Call the surveyor. He may be able to add some light.

It is a shame you are not a sailor, in terms of a test sail. I would try to fine a sailor of a somewhat similar boat to go with you. Failing that, ask some Pearson 28 sailors what they think and what weaknesses are typical of that boat (very important).

Mostly, assuming there are no serious problems, do you like it. Does it make you feel good. There is no point in buying a boat that you don't like. Remmember, there are lots of boats in that range on the market - there is no reason to accept serious problems.

Typically insurance companies accept a survey less than 12 months old, but ask.
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Old 24-03-2010, 15:38   #14
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A Pearson 28 is a good starter boat, well built and easy to sail. There are probably some problems, do to age,,,, wet core and such but all that can be fixed if the price is right.

Maybe try to get a couple other sailors to go along with you or ask the broker to bring along a mate.

You'll be fine with this boat and if you don't like sailing it should not be to tough to get rid of.

Oh, and try to join a local sailing club, boat club, or yacht club.

Good luck,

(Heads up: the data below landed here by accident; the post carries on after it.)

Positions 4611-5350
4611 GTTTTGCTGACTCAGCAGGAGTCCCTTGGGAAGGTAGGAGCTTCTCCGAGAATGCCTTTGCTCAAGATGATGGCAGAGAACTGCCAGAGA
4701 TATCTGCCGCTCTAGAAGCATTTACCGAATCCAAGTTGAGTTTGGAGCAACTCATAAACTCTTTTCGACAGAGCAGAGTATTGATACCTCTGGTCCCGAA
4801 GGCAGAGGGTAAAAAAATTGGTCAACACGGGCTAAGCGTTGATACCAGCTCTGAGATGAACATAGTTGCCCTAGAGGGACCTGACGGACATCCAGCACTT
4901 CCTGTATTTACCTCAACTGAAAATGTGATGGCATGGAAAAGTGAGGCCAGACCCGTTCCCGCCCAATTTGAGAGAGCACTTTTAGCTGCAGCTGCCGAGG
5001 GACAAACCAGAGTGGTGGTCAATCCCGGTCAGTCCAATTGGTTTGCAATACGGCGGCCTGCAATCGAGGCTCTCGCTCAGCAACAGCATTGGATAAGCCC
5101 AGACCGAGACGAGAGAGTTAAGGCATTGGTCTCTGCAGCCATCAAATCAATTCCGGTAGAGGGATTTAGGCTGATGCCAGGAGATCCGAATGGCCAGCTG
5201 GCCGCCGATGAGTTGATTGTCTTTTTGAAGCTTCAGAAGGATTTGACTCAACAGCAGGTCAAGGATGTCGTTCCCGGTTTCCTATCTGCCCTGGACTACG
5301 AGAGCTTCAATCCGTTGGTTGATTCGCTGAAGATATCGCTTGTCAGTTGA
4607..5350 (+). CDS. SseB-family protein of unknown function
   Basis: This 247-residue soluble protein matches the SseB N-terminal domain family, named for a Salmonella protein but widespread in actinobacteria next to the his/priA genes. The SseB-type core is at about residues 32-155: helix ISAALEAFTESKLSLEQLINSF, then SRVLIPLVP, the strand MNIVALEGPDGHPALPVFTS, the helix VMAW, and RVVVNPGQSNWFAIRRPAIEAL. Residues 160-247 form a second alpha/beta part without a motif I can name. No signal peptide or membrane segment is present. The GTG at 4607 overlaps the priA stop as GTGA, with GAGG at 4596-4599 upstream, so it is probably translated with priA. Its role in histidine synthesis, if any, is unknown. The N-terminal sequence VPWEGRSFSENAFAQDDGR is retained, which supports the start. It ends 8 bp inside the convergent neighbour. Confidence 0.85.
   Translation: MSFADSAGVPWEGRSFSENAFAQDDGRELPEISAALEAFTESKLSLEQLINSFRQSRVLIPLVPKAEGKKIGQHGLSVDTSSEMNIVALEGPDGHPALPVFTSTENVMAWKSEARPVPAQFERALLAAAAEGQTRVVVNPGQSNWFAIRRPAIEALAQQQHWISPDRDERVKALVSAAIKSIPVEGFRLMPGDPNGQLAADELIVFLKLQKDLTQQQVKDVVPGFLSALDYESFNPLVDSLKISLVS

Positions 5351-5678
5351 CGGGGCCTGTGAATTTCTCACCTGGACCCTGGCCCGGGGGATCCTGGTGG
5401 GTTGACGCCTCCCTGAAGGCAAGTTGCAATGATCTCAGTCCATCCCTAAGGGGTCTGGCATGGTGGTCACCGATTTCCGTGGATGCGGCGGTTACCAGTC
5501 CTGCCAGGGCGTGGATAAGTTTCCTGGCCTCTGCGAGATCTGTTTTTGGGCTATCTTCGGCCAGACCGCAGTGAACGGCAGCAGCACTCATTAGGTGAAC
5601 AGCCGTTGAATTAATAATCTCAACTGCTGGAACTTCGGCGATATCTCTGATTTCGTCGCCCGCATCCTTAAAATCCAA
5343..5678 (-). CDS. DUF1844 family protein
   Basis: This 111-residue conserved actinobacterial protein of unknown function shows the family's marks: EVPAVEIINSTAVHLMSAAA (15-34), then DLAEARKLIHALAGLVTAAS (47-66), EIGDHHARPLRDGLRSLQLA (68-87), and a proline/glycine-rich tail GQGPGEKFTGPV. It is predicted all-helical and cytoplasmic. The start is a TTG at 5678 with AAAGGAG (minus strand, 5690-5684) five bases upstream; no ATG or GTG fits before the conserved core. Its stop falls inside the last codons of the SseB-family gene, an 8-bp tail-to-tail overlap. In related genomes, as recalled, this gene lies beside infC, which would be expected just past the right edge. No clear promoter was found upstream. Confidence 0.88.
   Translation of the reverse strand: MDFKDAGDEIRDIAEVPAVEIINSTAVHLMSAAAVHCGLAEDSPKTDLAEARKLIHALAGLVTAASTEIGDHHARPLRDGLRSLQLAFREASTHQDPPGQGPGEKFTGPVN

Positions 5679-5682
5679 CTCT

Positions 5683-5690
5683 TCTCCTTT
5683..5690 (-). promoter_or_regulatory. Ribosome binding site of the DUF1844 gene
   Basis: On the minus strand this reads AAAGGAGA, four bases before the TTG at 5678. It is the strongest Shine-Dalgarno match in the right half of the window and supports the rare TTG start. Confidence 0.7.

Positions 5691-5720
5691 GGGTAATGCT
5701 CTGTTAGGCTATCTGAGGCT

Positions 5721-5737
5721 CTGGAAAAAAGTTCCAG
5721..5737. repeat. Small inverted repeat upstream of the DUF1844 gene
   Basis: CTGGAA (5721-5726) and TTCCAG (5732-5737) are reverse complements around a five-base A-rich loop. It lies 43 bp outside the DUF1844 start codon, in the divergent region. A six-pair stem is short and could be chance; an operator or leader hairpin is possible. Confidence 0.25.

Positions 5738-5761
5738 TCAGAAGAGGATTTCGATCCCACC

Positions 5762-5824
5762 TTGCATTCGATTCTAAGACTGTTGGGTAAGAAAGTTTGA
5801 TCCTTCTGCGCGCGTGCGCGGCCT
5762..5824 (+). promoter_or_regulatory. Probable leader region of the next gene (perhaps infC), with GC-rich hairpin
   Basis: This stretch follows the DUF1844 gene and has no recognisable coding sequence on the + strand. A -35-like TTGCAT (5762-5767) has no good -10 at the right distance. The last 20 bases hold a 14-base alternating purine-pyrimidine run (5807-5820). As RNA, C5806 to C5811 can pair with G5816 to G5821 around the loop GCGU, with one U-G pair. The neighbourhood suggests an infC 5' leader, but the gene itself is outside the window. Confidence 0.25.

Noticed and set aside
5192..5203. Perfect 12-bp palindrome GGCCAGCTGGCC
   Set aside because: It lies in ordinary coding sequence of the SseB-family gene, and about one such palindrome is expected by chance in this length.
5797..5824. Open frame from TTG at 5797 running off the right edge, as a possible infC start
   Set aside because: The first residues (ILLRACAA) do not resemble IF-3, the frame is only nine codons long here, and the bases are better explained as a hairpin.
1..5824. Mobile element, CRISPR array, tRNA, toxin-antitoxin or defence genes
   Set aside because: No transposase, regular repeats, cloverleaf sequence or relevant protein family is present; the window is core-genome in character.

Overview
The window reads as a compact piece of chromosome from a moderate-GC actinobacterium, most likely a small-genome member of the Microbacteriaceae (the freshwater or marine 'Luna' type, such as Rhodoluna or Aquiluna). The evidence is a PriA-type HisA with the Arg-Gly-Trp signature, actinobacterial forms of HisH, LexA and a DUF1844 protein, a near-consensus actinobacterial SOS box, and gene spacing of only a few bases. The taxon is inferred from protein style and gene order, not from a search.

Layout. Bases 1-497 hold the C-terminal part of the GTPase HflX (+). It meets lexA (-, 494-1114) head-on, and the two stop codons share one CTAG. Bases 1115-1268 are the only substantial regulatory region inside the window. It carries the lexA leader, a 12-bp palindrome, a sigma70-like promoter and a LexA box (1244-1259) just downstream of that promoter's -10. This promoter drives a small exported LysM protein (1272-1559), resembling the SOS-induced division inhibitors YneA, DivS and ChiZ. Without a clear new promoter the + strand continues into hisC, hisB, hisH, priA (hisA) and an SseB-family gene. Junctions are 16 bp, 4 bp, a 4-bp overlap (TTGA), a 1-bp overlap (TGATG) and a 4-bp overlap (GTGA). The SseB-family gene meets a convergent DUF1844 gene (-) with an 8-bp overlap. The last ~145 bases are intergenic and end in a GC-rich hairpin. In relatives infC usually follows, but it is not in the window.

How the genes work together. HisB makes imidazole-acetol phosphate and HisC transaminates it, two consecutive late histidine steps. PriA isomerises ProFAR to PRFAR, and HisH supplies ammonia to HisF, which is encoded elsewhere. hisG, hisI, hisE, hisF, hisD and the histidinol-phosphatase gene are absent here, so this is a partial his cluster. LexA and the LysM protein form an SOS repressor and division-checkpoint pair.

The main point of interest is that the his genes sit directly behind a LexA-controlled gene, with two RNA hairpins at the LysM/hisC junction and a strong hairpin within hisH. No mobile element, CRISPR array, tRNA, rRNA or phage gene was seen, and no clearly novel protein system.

Joli
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Old 25-03-2010, 09:19   #15
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Does anything jump out at anyone?




Profile starboard side

Cockpit

Cockpit 2

Cockpit 3

Salon looking forward

Salon starboard side

Salon port side

Salon table

Galley starboard side


Additional Specs, Equipment and Information:


Specs
Builder: Pearson
Designer: William H Shaw

Dimensions
LOA: 28'
Beam: 9'3"
LWL: 24'
Maximum Draft: 5'
Displacement: 7850
Ballast: 3530
Bridge Clearance: 43'

Engines
Engine Brand: Universal
Engine(s) HP: 30
Engine Model: Atomic

Tanks
Fuel Tanks: 14
Water: 22
Holding Tanks: 15



Accommodations
  • Ships clock and barometer

Galley
  • Origo non-pressurized 2 burner alcohol stove
  • Sink with fresh water foot pump
  • Large Ice box

Electronics
  • B&G fathometer/knotmeter
  • B&G Wind indicator (sending unit inop.)
  • Raytheon 12 mile radar
  • Apelco Loran C
  • Simrad autopilot
  • Cockpit bulkhead compass
  • VHF marine radio
  • Sony AM/FM/CD stereo with MP3/Ipod input
  • Cabin and cockpit speakers

Electrical
  • Heart Interface inverter/charger
  • (2) Group 27 deep cycle batteries
  • Cabin 110V outlets
  • Cabin C02 monitor

Deck/Sails
  • Mainsail
  • 130 roller furling genoa (new 2009)
  • 140 roller furling genoa
  • Tri-radial spinnaker
  • Spinnaker pole
  • Mule
  • SS bow anchor roller,
  • 13lb Danforth type with 30’ chain and 200’ rode
  • 13lb Danforth type with 200’ rode
  • Dodger
  • Edson wheel steering with tiller back up

Additional
  • Bronze seacocks
  • Dry wave dehumidifier
  • Solar vent
  • Rudder shaft packing gland new 2008
  • Stainless radar mast
  • 500gph automatic bilge pump
  • Whale Gusher manual bilgepump in cockpit
  • Stainless Cockpit rail BBQ

Disclaimer
The Company offers the details of this vessel in good faith but cannot guarantee or warrant the accuracy of this information nor warrant the condition of the vessel. A buyer should instruct his agents, or his surveyors, to investigate such details as the buyer desires validated. This vessel is offered subject to prior sale, price change, or withdrawal without notice.


Electronics 1
Electronics 2
V berth
Head starboard side
Head port side
Atomic 4 engine